23. This is a perfect way to disagree. It’s thoughtful and insightful. We should all be able to as honest with ourselves about our flaws as we are about our opinions. I am also not sure about the immigration issue. America is not the only country facing immigration problems; it seems everyone wants to live somewhere else in this world and all the good places are filling up.

  24. Great post, Neil. I think we probably do not agree completely on the immigration issue itself, but in terms of questioning everything we’re on the same page.

  25. Your thought process is absolutely intriguing! I feel “wishy-washy” about politcs, too. Not because I don’t know what I believe, but rather because I don’t believe any ONE person can represent my beliefs. I always try to look at the “other side” of the issue, and usually just come down to the basic idea that I have to make decisions based on what’s best for ME (my family, my future, etc). It seems selfish, but I figure as long as I’m “doing no harm,” my goal in life is to achieve my Best Life. And, if, on the way, I am able to help others (to have a better life) that is all Bonus.
    Finally, I get very aggrivated with people who are so gullible or close-minded that they don’t SEARCH for answers. It’s hard to accept, but I know that there will always be people who just take the “Easy Road” and accept everything that is given to them (gov’t handouts, national news, general lies).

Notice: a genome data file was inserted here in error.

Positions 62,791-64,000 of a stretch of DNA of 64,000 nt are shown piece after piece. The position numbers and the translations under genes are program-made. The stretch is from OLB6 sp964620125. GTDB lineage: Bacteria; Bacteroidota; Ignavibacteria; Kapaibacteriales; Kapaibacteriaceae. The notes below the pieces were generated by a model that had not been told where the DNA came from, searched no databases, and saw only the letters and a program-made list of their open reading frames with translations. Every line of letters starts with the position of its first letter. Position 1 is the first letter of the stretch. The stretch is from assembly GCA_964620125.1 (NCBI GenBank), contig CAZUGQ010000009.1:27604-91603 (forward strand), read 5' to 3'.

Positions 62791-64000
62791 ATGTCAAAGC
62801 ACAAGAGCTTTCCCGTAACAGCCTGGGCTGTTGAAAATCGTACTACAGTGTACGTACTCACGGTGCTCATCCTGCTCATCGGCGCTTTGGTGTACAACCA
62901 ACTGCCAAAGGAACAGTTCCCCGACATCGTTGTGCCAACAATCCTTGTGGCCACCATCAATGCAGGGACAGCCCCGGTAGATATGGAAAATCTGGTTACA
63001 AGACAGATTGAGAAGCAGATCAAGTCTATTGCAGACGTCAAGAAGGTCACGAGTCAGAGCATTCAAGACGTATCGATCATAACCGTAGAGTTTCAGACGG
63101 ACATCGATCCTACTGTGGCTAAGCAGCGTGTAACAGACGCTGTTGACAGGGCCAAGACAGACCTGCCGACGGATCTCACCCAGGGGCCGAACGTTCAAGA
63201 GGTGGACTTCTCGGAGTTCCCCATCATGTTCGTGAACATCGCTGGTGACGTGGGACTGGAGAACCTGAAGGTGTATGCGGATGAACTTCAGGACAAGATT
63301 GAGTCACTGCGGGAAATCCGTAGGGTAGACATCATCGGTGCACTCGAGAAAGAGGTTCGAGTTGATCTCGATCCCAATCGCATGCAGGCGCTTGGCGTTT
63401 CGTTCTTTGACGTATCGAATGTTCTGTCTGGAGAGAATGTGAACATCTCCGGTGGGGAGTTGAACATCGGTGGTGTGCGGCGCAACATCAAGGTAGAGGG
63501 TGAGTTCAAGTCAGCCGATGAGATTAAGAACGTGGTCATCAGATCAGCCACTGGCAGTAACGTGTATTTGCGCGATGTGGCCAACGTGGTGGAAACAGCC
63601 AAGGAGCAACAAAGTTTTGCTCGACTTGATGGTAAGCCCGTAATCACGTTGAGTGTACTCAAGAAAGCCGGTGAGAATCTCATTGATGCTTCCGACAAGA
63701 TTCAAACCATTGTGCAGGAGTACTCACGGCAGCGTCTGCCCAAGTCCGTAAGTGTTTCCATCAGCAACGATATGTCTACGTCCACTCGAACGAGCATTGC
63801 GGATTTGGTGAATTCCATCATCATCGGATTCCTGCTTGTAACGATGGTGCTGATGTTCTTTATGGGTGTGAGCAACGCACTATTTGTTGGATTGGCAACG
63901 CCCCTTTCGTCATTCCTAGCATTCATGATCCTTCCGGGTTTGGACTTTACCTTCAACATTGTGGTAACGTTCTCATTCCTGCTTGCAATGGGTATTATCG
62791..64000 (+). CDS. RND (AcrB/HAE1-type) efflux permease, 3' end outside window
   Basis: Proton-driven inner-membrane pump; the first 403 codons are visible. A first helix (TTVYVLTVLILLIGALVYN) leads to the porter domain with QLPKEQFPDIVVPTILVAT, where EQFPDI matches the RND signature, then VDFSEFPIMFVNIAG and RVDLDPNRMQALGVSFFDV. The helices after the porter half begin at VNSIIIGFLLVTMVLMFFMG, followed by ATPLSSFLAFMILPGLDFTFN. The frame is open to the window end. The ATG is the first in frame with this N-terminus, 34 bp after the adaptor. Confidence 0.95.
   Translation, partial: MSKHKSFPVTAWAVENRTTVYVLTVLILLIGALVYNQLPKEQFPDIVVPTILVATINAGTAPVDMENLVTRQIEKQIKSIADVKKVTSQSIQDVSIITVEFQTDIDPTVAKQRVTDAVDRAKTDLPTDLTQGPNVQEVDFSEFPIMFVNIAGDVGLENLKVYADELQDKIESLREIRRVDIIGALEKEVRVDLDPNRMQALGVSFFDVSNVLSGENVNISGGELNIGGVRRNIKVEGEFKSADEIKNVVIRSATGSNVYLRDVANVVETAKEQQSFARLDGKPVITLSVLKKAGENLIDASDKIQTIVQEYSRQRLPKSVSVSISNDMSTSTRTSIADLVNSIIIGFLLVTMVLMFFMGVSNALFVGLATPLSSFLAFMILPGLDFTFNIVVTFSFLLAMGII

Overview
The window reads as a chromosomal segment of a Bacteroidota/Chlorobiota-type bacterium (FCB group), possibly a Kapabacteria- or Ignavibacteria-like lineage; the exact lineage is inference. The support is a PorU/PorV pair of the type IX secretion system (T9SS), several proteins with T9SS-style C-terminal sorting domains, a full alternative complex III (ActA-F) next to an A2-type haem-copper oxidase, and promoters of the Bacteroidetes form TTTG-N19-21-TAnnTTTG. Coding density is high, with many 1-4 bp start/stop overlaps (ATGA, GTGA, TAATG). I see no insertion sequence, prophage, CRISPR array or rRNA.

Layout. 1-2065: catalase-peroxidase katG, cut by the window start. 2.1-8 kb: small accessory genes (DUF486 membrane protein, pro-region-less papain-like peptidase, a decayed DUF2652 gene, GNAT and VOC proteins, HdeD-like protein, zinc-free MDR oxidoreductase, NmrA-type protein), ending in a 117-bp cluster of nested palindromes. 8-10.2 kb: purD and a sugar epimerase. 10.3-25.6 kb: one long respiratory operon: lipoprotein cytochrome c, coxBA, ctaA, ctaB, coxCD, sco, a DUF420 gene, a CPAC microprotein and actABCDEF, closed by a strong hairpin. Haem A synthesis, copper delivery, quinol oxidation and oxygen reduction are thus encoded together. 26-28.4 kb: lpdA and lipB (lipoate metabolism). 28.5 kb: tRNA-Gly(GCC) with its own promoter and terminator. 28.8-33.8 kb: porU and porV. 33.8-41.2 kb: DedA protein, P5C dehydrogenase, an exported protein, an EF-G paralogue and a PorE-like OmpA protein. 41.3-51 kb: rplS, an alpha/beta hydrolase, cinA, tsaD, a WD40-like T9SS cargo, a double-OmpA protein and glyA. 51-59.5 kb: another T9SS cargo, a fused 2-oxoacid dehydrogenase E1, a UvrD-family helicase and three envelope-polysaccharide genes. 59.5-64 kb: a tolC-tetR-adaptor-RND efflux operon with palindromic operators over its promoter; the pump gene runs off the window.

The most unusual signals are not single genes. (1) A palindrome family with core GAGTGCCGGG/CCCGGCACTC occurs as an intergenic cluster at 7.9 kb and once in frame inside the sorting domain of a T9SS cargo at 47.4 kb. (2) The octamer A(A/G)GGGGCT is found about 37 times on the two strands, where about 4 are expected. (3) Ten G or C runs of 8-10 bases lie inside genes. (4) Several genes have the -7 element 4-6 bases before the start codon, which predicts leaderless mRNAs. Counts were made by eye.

I’m glad that you are able to incite us to THINK and COMMENT about “important” stuff!! Thanks!

  26. my grade 5 teacher was similar to your teacher, made me think. i’ve rarely watched any of those reality shows, i don’t understand the fascination with them. our government is currently deporting a large group of illegals that are here from portugal, some have been here for many years, filed claims for refugee status, all of the claims denied. they never thought to enter the country legally. at least that’s what the newspapers are reporting, if they can be believed. who really knows anymore?

  27. I wish more people were willing to view news, politicians, ads, etc. with some skepticism, but considering more than one side of an issue takes effort.

  28. I remember learning this same thing when my French teacher gave us multiple articles on the same subject to read from American and French newspapers. It was shocking to see the differences in opinion and spin put on the issues.

    I try every day to bring a little bit of this into my classroom. It’s great to see high schoolers start to question what is right and who is creating their “reality”.

    I think it’s a true sign of adulthood and, unfortunately, one that many “adults” never reach.

  29. You mean Kelly Clarkson was ALREADY trying to make it Hollywood. Man, I feel so used and cheated now. I totally bought that story.

    Your 8th grade teacher sounds awesome! Maybe he’ll happen upon this blog entry. Ya never know.

  30. Wow. I came here to see if your penis was talking again and instead I am impressed with your insight and subject matter. Mixing it up on me, eh? I like it….Do it again. 😉

  31. Now I will spend the rest of the evening contemplating this issue in my head. I can see both sides, but it’s my job to see one side over the other. Quite the conundrum.

  32. This post had lots of words. Lots and lots of them.

  33. thank you for a wonderful post.

  34. About the Kelly Clarkson thing…lots of the Idol contestants are like that! It really pisses me off! But then again, I guess I should be a little more concerned with something more important…like what Donald Trump’s hair is made of